’Suicide proteins’ contribute to sperm creation

You might say that caspases are obsessed with death. The primary agents of programmed cell death, or apoptosis, caspases kill cells by destroying proteins that sustain cellular processes. Apoptosis, a highly controlled sequence of events that eliminates dangerous or unnecessary cells, contributes to a wide variety of developmental and physiological processes–in a developing embryo, apoptosis creates the space between fingers and adjusts nerve cell populations to match the number of cells they target; in an adult, apoptosis counters cell proliferation to maintain tissue size and density. Now it appears that caspases may also play a role in creating life. As Bruce Hay, Jun Huh, and colleagues of the California Institute of Technology, report in this issue, multiple caspases and caspase regulators are required for the proper formation of free-swimming sperm in the fruitfly Drosophila.

Caspases, which typically exist in a quiescent state in nearly all cells, are regulated through a complex network of activators and inhibitors. Once activated, a “caspase cascade” ultimately cleaves and irreversibly alters the function of essential cellular proteins, leading to apoptosis. Not surprisingly, cells keep caspase activation under tight wraps. That’s why it’s intriguing that multiple caspases normally associated with the induction of cell death participate in this non-apoptotic process.

During spermatogenesis, germline precursor cells–the cells that generate sex cells–give rise to 64 haploid spermatids. Spermatids are connected by intracellular “bridges” that, along with most other cytoplasmic components, must be expelled in a process called “individualization” to create terminally differentiated free-swimming sperm. A similar process–elimination of cytoplasm and membrane packaging of individual spermatids–also occurs in mammals, and its disruption is associated with male infertility.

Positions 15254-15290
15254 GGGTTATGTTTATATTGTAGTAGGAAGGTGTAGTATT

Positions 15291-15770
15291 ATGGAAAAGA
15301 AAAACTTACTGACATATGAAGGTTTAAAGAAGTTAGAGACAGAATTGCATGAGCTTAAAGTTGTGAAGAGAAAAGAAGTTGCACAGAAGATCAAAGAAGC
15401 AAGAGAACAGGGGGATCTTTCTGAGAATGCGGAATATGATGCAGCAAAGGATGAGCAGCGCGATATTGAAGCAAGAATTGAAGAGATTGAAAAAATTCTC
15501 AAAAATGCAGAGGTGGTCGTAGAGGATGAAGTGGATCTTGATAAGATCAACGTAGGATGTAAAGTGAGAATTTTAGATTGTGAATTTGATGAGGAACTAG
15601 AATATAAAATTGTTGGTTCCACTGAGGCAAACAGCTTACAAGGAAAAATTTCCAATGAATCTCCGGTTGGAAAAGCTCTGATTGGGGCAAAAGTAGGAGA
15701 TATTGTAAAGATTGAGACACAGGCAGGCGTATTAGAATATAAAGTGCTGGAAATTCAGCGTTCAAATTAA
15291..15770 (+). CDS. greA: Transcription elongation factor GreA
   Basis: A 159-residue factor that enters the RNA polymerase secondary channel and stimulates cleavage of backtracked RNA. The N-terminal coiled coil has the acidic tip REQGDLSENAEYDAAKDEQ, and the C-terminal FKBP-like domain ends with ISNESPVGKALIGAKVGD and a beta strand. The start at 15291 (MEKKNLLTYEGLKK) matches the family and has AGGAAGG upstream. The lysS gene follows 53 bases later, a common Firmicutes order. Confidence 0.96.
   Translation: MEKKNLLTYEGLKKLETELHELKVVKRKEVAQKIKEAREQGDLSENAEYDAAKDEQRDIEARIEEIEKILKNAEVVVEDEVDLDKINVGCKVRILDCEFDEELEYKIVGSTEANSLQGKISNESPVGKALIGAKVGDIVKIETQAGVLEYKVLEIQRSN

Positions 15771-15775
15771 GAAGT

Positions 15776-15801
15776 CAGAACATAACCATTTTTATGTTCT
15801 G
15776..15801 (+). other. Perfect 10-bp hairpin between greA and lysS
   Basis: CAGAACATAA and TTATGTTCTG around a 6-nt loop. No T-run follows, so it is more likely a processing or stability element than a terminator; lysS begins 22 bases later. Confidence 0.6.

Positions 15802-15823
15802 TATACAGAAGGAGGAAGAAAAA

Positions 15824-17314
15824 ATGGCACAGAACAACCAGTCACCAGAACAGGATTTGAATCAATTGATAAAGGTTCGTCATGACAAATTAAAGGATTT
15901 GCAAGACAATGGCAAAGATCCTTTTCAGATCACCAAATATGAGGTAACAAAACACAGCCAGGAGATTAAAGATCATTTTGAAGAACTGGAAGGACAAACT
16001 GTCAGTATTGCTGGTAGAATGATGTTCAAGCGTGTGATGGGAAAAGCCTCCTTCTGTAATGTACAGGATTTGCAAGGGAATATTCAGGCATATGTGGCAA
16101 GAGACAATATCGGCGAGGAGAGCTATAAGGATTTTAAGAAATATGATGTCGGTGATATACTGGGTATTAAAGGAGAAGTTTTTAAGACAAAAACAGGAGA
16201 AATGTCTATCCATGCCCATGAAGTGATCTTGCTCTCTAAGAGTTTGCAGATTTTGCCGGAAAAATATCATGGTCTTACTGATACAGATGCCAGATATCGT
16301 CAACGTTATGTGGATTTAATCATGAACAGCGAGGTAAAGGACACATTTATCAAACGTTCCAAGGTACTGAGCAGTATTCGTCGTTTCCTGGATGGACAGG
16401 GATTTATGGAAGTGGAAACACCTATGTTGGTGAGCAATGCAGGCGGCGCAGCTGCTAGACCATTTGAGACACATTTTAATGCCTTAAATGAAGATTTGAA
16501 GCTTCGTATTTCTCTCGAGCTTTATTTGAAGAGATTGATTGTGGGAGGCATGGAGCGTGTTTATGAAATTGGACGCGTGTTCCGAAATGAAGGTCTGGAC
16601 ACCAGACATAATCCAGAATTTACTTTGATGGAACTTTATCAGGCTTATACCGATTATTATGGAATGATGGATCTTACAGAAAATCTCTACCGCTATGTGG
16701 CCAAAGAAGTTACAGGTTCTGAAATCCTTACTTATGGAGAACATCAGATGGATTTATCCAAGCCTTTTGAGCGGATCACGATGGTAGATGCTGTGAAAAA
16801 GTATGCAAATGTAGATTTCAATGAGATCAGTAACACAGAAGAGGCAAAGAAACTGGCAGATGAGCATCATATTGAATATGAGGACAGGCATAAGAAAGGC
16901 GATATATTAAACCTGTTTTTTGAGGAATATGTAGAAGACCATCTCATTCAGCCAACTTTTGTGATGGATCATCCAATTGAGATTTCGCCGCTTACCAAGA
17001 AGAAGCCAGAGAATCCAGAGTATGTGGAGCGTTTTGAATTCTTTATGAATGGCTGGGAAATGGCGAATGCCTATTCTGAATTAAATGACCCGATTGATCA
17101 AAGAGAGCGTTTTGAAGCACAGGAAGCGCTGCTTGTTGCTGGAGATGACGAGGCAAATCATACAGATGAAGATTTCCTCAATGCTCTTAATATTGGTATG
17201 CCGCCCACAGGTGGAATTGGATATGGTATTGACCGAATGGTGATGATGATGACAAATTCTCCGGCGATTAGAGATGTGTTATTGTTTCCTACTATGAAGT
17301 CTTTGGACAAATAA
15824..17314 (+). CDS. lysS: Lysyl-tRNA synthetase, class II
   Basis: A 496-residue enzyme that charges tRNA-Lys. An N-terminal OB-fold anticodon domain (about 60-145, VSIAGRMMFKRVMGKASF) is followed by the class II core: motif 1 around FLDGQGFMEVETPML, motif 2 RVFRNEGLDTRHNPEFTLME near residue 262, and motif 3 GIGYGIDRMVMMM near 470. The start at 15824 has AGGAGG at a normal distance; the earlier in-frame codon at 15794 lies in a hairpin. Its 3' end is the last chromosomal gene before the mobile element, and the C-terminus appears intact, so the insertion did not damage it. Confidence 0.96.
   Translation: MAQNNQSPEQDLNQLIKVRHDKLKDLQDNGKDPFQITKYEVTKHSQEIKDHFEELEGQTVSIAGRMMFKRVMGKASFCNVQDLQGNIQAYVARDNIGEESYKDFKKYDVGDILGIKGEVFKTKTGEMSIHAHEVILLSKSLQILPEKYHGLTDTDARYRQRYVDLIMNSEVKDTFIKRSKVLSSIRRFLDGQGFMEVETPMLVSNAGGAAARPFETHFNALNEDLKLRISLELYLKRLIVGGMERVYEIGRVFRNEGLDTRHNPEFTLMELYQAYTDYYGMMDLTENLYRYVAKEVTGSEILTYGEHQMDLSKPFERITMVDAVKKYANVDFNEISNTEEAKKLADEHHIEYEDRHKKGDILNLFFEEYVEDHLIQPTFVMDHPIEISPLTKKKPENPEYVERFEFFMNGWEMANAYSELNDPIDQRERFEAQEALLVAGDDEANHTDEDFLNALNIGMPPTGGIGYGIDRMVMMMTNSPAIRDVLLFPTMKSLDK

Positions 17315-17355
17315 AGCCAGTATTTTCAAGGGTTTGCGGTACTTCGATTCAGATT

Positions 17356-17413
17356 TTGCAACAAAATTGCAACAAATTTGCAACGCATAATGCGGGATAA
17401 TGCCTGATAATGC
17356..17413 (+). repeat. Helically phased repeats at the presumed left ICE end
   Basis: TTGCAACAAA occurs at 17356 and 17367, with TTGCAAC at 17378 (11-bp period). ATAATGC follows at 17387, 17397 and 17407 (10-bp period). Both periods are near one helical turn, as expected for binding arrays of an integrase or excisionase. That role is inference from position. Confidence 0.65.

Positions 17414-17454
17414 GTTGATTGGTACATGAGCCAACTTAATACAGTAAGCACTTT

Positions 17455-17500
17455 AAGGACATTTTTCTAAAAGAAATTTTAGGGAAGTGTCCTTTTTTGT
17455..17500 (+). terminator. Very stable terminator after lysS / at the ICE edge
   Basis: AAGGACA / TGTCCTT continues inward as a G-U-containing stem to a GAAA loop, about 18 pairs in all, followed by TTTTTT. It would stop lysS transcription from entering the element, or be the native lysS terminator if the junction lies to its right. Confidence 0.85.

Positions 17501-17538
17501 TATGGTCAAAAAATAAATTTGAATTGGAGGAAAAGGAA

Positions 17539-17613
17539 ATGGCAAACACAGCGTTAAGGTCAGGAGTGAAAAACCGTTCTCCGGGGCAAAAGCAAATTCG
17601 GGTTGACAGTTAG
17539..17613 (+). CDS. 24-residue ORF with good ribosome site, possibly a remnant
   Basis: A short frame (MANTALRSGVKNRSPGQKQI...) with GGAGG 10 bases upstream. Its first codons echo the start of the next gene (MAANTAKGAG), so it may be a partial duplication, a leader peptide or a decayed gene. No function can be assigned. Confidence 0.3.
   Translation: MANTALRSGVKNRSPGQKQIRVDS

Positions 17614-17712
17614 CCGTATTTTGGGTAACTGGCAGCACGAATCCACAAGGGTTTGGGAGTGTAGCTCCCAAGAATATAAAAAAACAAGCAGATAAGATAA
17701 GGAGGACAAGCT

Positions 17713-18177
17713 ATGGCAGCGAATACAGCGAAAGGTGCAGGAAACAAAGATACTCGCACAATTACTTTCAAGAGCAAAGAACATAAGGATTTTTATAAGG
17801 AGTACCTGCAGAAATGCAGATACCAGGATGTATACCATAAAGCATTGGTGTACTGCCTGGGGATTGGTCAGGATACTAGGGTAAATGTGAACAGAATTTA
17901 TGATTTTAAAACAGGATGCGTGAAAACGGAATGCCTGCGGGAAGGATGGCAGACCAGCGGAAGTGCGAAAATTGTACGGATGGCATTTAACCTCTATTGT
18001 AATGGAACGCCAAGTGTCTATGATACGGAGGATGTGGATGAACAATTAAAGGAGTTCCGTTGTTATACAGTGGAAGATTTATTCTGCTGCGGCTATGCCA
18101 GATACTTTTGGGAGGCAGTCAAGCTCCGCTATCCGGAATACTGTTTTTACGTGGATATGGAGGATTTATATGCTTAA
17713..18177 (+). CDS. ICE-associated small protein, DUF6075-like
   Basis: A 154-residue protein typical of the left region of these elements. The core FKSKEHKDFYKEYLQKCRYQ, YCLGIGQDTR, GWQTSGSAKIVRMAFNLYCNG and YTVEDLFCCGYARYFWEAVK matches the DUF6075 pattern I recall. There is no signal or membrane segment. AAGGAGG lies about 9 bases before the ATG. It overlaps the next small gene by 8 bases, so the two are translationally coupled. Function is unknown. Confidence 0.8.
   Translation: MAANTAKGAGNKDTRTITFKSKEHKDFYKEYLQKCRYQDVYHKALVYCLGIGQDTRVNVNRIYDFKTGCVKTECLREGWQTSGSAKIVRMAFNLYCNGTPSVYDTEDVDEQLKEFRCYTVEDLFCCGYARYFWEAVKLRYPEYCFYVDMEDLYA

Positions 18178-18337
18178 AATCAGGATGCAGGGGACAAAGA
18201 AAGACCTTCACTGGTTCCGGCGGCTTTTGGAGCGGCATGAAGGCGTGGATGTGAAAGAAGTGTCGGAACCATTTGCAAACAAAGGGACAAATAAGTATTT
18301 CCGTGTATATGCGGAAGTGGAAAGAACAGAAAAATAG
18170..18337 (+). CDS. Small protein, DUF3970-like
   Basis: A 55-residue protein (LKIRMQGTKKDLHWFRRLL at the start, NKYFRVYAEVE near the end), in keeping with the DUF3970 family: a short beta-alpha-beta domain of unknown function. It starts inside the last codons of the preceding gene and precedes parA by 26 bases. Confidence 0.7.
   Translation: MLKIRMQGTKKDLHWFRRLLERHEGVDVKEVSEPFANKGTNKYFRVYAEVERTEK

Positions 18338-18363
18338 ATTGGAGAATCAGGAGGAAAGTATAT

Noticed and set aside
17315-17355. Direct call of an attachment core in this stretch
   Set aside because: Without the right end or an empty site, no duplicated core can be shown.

Hay’s group studied the consequences of inhibiting caspase activity in the male germline cells of fruitflies and found that individualization depends on caspase activity. The researchers went on to characterize the pathways that activate caspases during sperm individualization and found that several different apoptosis-related caspases and caspase regulators are recruited through different pathways at distinct points in time and space to create individually packaged, free-swimming sperm, a distinctly non-apoptotic process.

Insights into the molecular basis of caspase activation in sperm individualization could provide clues to male infertility and suggest possible treatments.

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